Decided: November 20, 1959.
PAUL UNGER, PLAINTIFF,
WALTER C. KEMMERER, DEFENDANT
Mills, J.s.c. (temporarily assigned).
[58 NJSuper Page 263]
Plaintiff, by notice of motion, seeks an order to compel the Unsatisfied Claim and Judgment Fund to make payment in satisfaction of a judgment. N.J.S.A. 39:6-71. The matter was heard in a summary manner. N.J.S.A. 39:6-70. The only question in dispute is whether or not $1,400 is deductible under the statute.
Plaintiff recovered a judgment against the defendant in the sum of $25,000 for personal injuries he received as a result of an auto accident on September 21, 1957. Plaintiff at the time he received his injuries was employed by Johnson & Johnson at a weekly rate of $120. He was out of work as the result of the injuries from September 21, 1957 to January 7, 1958. The auto accident was not connected in any way with his employment and, although not legally obligated, the employer paid his wages amounting to $1,400.
N.J.S.A. 39:6-70 provided, prior to its 1958 amendment, that the applicant for an order directing payment from the fund should in a summary manner be required to show:
"(m) Whether he has recovered a judgment in an action against any other person against whom he has a cause of action in respect of his damages for bodily injury or death or damage to property arising out of the accident and stating the amounts recovered upon such judgments or the amounts, if any, received for indemnity or other benefits for such injury or death or damage to property from any person other than the operator or owner of the motor vehicle causing such injury, death or damage." (L. 1952, c. 174, s. 10.)
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N.J.S.A. 39:6-71 provided that the court should make an order directing the Treasurer to make payment from the fund in the amount found to be due within the limitations of the act. It then provided:
"Any amount for compensation or indemnity for damages or other benefits which the plaintiff has received or can collect from any person other than the judgment debtor shall be deducted from the amount due upon the judgment for payment of which claim is made." (L. 1955, c. 1, s. 5.)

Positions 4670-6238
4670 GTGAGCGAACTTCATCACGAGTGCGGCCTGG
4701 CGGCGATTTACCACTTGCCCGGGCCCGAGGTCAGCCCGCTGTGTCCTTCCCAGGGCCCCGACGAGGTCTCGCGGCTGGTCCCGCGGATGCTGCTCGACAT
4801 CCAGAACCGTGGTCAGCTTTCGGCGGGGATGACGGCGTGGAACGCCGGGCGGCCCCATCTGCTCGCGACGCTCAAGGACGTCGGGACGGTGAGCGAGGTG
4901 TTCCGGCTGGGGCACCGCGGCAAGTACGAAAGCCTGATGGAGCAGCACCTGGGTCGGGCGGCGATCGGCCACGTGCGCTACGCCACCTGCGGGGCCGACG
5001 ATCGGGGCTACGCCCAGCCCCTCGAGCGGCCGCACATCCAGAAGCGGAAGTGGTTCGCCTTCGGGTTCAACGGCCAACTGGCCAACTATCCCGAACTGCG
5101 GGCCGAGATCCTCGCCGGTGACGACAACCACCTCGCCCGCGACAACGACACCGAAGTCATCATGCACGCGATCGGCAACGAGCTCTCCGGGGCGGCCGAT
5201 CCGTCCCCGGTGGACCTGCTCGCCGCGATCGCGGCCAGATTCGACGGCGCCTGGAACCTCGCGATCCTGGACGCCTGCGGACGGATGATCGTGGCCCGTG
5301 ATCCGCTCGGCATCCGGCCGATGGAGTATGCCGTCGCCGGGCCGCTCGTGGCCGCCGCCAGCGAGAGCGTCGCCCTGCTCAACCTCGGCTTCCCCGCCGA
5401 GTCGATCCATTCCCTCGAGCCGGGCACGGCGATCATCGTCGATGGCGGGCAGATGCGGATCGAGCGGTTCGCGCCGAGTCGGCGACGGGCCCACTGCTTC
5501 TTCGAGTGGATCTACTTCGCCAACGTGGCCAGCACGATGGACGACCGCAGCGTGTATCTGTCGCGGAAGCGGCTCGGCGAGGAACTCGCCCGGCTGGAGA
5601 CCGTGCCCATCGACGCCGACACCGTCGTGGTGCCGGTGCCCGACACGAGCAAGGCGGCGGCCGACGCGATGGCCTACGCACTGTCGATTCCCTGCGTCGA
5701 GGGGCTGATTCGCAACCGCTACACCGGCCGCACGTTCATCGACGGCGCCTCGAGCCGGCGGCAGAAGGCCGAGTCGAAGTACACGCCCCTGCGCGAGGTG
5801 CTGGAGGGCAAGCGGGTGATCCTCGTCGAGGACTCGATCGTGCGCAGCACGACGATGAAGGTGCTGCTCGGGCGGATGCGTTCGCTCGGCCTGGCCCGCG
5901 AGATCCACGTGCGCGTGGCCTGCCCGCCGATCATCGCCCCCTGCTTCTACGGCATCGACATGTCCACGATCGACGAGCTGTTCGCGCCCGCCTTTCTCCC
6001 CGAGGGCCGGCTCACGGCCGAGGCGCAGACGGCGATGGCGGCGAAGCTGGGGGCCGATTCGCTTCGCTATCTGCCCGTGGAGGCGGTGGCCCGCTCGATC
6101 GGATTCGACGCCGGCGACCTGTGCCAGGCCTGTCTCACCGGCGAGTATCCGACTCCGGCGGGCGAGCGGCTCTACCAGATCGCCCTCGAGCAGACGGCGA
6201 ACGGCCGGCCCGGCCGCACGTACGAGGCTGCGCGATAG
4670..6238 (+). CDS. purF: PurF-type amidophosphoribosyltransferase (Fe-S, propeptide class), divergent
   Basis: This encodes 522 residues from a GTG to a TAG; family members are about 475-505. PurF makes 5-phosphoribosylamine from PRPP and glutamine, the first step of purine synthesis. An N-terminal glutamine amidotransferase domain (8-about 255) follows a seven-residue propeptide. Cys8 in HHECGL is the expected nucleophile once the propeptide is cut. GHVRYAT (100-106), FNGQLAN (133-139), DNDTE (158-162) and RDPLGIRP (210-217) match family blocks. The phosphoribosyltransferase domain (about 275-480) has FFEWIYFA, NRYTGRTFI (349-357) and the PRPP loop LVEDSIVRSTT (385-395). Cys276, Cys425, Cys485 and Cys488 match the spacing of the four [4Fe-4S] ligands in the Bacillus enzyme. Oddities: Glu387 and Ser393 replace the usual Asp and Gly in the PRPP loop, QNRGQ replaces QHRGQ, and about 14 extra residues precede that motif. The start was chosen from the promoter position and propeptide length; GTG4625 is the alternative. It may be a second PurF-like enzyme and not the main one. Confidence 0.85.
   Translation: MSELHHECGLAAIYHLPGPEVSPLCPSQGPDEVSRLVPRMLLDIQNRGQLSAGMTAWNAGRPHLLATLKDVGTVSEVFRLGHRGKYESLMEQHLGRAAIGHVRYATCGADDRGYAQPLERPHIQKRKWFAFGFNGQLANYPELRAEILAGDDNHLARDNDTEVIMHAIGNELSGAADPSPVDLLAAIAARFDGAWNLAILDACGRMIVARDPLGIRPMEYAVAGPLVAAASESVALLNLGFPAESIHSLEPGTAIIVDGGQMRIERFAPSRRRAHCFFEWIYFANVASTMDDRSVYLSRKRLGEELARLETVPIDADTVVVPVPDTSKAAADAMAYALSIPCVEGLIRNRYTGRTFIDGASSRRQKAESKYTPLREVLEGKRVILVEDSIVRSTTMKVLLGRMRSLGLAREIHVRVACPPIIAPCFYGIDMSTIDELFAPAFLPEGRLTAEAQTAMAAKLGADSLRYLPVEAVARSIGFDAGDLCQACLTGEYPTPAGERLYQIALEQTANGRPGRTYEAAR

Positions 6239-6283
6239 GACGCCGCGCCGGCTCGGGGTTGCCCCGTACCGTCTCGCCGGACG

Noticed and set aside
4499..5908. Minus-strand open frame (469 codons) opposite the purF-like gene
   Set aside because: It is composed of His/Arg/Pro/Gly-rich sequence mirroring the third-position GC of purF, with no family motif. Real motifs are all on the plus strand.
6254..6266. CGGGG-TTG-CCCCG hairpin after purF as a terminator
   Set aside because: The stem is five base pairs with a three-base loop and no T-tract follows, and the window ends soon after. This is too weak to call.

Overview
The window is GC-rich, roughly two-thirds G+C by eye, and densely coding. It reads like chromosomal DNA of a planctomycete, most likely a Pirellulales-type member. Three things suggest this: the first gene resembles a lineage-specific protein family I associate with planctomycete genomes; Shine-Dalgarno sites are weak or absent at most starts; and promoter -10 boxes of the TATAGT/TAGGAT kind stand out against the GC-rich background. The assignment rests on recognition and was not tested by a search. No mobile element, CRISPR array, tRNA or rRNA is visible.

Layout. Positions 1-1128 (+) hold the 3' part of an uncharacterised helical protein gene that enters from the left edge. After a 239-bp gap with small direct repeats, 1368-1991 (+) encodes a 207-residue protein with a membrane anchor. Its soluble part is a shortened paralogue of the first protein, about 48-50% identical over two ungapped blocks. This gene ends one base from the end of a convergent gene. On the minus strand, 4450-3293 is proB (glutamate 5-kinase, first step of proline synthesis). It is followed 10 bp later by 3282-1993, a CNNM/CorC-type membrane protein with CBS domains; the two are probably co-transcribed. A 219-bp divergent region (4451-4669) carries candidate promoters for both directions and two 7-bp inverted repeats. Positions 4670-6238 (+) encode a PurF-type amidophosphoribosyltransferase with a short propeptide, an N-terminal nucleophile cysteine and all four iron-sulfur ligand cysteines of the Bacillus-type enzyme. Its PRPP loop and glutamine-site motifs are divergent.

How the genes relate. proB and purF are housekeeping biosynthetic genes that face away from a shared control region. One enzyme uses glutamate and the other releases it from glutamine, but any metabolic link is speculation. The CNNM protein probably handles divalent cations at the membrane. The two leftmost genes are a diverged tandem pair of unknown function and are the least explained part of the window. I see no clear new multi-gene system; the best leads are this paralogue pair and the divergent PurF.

These two statutes were amended by chapter 98 of the Laws of 1958, effective July 1, 1958. The 1958 amendments are not applicable to plaintiff by virtue of section 3 of said chapter 98, which provides it shall apply only to damages arising out of an accident on or after the effective date of the amendment. The amendment provided by said chapter 98 does away with the deduction "for compensation or indemnity for damages or other benefits which the plaintiff has received or can collect from any person other than the judgment debtor."
The question, therefore, to be decided is whether the $1,400 is "compensation or indemnity for damages or other benefits which the plaintiff has received or can collect from any person other than the judgment debtor."
Three cases have been decided by our courts construing this point of the statute as follows:
(1) Dixon v. Gassert , 26 N.J. 1 (1958), held that payments made under accident and health policy, and payments made under a hospitalization contract, constituted "indemnity or other benefits" deductible from the maximum amount recoverable under the statute.
(2) Fasano v. Gassert , 49 N.J. Super. 52 (Law Div. 1958), held that the term "other benefits" includes temporary disability, hospitalization and medical, surgical payments, and are deductible.
(3) Minardi v. Dupont , 49 N.J. Super. 139 (App. Div. 1958), held that amounts received under various insurance
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policies for temporary disability, health and accident benefits, surgical expenses and hospital care are deductible.
Plaintiff argues that plaintiff's weekly paycheck is not contingent upon any injury and therefore is not "compensation for his injuries."
In the Dixon case, Mr. Justice Proctor said, at pages 7-8 of 26 N.J.:
"* * * There is no limitation as to the source from which the indemnity or benefits must be received. Nor is the receipt of any particular indemnity or benefit excepted from the operation of N.J.S.A. 39:6-70(m). * * *
Nor do we find any merit in the plaintiff's argument that the amounts received are exempt from the operation of this section because they were not received 'for such injury,' but rather because of the contracts he held. * * * The injuries constituted the contingency upon which the various insurance benefits became payable. The language employed does not admit of any possible distinction between amounts which were received directly or indirectly 'for such injury,' in the absence of any words of limitation as to the source of such payments. * * *
Certainly, the $1,400 is an amount received. It was indirectly "for such injury" from a person "other than the operator or owner of the motor vehicle causing such injury." Surely the employer would not have paid the salary to plaintiff twice if he had been at work during the period of September 21, 1957 to January 7, 1958. The $1,400 is therefore deductible.
Order may be presented for payment in accordance with this opinion.